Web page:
Causes of Mesothelioma Cancer

An overwhelming body of scientific and medical evidence has proven that the primary cause of malignant mesothelioma is exposure to asbestos. The exact method by which asbestos causes mesothelioma is still being researched, but medical professionals have a number of theories:
  • Asbestos causes irritation and inflammation of mesothelial cells, which results in irreversible scarring, cellular damage, and eventually cancer.
  • Asbestos fibers enter cells and disrupt the function of cellular structures that are essential for normal cell division, causing cellular changes that lead to cancer.
  • Asbestos causes the production of free radicals. These molecules damage DNA, and cause cells to mutate and become cancerous.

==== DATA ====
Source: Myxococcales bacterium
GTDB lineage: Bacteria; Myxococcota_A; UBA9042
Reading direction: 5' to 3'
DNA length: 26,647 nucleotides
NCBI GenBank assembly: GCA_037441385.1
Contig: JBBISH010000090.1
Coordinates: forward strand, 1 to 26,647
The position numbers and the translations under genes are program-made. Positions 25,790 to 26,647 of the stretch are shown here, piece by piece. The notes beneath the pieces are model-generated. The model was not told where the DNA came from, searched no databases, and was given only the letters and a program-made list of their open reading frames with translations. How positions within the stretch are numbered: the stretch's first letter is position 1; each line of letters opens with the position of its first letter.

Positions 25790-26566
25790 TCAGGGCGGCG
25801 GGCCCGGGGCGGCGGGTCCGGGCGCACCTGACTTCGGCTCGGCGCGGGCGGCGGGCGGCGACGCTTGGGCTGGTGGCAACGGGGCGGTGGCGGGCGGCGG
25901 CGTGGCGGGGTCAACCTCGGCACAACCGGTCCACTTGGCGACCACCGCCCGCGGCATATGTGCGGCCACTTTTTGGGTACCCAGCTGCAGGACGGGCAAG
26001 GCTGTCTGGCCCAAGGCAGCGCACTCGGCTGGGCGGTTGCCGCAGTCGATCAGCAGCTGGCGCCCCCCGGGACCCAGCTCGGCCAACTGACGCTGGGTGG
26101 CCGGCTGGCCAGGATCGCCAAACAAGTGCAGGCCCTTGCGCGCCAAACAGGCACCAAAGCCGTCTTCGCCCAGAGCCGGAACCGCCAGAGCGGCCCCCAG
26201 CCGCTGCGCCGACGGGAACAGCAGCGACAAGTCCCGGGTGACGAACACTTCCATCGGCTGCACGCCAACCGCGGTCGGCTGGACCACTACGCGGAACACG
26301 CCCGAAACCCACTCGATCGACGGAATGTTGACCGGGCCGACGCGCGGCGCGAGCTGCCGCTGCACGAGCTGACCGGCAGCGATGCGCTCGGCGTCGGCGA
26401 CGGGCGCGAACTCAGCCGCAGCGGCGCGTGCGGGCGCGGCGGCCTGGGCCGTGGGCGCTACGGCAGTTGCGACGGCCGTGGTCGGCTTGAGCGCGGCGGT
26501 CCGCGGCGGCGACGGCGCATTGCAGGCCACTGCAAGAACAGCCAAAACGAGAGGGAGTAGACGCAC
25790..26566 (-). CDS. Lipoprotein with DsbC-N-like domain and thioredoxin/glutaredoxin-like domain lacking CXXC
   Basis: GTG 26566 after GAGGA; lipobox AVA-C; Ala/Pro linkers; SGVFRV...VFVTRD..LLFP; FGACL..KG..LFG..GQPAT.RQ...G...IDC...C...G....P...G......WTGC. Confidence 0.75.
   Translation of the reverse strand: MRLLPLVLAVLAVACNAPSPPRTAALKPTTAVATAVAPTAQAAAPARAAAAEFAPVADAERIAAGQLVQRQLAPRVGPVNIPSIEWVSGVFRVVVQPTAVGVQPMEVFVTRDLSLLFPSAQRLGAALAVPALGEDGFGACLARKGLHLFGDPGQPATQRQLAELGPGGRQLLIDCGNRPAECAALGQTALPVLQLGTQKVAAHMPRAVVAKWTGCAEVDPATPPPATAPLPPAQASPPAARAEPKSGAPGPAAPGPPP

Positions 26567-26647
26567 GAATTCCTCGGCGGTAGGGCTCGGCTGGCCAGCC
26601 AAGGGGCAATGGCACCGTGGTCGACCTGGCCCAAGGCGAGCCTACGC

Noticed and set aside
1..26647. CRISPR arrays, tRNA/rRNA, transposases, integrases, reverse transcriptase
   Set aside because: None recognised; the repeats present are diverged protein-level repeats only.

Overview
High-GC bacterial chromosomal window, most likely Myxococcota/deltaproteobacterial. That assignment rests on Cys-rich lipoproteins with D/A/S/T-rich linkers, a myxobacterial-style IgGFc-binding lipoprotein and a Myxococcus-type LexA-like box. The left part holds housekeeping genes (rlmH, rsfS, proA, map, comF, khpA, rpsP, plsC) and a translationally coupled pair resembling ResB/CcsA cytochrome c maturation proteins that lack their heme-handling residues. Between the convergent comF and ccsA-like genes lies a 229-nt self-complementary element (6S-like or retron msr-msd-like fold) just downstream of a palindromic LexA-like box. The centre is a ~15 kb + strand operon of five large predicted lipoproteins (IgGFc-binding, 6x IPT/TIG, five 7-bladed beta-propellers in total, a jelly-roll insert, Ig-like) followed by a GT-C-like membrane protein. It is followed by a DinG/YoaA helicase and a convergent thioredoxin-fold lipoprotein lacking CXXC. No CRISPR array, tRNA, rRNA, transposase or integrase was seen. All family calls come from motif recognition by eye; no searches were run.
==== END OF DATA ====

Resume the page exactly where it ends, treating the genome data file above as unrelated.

• The presence of asbestos causes cells to produce oncoproteins. These molecules cause mesothelial cells to ignore normal cellular division restraints, and s can lead to the development of cancer.
The element that ties each theory together is the fact that asbestos results in cellular damage. This causes cells to lose control over normal cell cycles and results in uncontrollable division. Healthy cells follow cycles of cell division that ensure tissues do not grow and duplicate beyond normal conditions - in cancerous cells, these restraints are lost.

In cases of mesothelioma, the result of the cellular damage is that membranes in the affected location begin to thicken, and fluid builds up in the spaces between membrane layers. As cancer cells continue to divide and pile on top of one another, tumors begin to form. The uncontrolled division of cancer cells results in the impaired function of the body's organs and systems (primarily due to factors such as internal pressure caused by the growth of tumors, and the reduction of essential nutrients for organs), resulting in a number of symptoms.


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